Megan Carpentier is the executive editor of Raw Story, a progressive daily news site first founded in 2004. Prior to her tenure at Raw Story, she was an associate editor at Talking Points Memo, the editor of news and politics at Air America, an editor at Jezebel.com and an associate editor at Won...
In the wake of Wednesday morning's Twitter pronouncement by President Donald Trump that he would reverse an Obama-era policy that allowed openly transgender people to serve in the military – and for an organization that has access to the entirety of its employees' health care records, that effectively means every trans person serving who has ever received transgender care – a Trump administration official told Axios reporter Jonathan Swan that the decision was strictly political.
Forgoing health insurance that you can't afford is a gamble: You're betting that you won't get really sick or, God forbid, injured or discover that you've had a bad ticker or something all along; you're betting that that, if you do, the deadline for signing up for COBRA won't have passed or that one doctor's visit won't cost you more out of pocket than the health insurance you hadn't signed up for; you're betting that if all your other bets fail, somehow the financial burden of whatever...
It is, of course, perfectly reasonable to wonder what a well-known public figure will do when the possibility of keeping their job disappears. People have families – spouses, children – that rely on their income in this day and age; they have obligations like housing and health insurance; and, in 2017, we all know that just because you have a few good years under your belt, professionally speaking, doesn't mean that it all can't come crumbling down around you in the next.
Muck Rack makes it simple to find people, tweets, or articles that mention any name, keyword, company, hashtag etc. We've compiled this guide to help you make the most of your search.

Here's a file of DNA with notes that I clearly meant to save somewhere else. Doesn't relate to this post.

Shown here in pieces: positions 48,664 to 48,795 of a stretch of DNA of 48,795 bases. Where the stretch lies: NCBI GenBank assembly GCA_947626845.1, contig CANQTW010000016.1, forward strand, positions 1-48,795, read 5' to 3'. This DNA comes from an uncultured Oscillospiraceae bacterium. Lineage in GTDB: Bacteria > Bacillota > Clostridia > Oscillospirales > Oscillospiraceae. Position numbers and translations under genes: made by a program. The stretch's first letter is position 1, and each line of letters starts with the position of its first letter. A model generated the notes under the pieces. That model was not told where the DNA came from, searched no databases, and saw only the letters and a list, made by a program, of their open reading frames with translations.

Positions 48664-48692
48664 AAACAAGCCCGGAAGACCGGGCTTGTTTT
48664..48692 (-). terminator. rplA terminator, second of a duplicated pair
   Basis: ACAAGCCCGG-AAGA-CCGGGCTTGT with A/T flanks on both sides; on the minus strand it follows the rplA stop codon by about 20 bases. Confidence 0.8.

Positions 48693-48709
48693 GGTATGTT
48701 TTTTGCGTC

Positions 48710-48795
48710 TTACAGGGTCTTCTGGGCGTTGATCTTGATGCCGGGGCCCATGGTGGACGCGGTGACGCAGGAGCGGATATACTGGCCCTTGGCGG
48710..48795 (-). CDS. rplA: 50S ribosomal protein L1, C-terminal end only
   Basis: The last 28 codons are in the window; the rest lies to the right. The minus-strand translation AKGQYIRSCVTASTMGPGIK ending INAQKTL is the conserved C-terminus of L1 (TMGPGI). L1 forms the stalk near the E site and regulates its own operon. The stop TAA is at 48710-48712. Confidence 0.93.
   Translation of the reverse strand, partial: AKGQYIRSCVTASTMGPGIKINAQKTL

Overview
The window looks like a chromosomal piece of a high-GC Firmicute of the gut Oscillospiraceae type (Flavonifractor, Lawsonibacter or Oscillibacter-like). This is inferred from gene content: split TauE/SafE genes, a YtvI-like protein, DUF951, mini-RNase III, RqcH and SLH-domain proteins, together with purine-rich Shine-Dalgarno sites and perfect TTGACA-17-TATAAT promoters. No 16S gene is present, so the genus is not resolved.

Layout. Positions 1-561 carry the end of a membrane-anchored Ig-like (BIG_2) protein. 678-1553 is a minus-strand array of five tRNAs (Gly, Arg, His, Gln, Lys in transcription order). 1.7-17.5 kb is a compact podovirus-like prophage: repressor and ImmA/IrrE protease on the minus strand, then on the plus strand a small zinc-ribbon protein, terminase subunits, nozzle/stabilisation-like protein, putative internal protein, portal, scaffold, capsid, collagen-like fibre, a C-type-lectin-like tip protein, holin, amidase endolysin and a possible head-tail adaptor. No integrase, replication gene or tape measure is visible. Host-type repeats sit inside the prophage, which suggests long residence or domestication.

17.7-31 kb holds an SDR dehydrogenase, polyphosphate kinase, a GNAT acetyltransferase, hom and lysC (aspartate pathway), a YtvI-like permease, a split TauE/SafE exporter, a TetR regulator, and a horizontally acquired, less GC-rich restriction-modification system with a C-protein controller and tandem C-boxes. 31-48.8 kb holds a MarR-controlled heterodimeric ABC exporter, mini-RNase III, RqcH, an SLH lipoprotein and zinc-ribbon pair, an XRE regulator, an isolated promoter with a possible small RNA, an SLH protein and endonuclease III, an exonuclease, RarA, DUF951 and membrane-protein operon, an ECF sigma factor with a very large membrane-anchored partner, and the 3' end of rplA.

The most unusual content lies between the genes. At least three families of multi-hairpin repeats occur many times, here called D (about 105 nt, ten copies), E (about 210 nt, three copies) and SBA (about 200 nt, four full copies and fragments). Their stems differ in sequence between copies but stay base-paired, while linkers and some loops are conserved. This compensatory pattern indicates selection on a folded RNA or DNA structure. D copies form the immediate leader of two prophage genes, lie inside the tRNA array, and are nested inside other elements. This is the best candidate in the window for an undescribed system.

Selecting a term
Start searching tweets, articles from media outlets, articles mentioned in tweets, journalists'
names, titles and bios with some suggested searches:
Companies or Topics (e.g. iPhone, Microsoft)
Phrases (e.g. "cloud computing") — use quotes to keep the terms together
Twitter handles (e.g. @username) — returns those who have mentioned or replied to
Names (e.g. "David Pogue")
Hashtags (e.g. #sxsw, #london2012)
Bio details (e.g. vegan, Olympics, father)
Muck Rack's Advanced Search allows for many boolean operators.
Find results that mention multiple specified terms, use AND or
+. For example, ensure each result contains both Elon Musk and Mark Zuckerberg by
searching Obama AND Romney or Obama + Romney.
Use the operators OR or , to broaden your search when you'd like either of
multiple terms to appear in results. (This is the default behavior of our search when no operators
are used.) For example, search for democrat OR republican to find results that refer to
Democrats and/or Republicans.
Use NOT or - to subtract results from your search. For
example, searching Disney will yield results about the Walt Disney Company as well as Walt Disney
World Resort. To exclude mentions of Disney World, search for Disney -World or Disney
When using one of these operators with a phrase, enclose it in quotation marks. For example, you can
find results about smartphones excluding Apple's iPhone 4S by searching smartphone -"iPhone
Exact case matching or punctuation
If you're searching for a brand name or keyword that relies on specific punctuation marks or capitalization, you can
find results that match your exact query by adding matchcase: before the keyword you're searching for, like matchcase:E*TRADE .
Use parentheses to separate multiple
boolean phrases. For example, to find journalists talking about having fun in Disney World or
Disneyland, search for ("disney world" OR disneyland) AND fun.
An asterisk can be used to search for any variation of a root word truncated by the asterisk. For example, searching for admin* will return results for administrator, administration, administer, administered, etc.
A near operator is an AND operator where you can control the distance between the words. You can vary the distance the near operation uses by adding a forward slash and number (between 0-99) such as strawberries NEAR/10 "whipped cream", which means the strawberries must exist within 10 words of "whipped cream".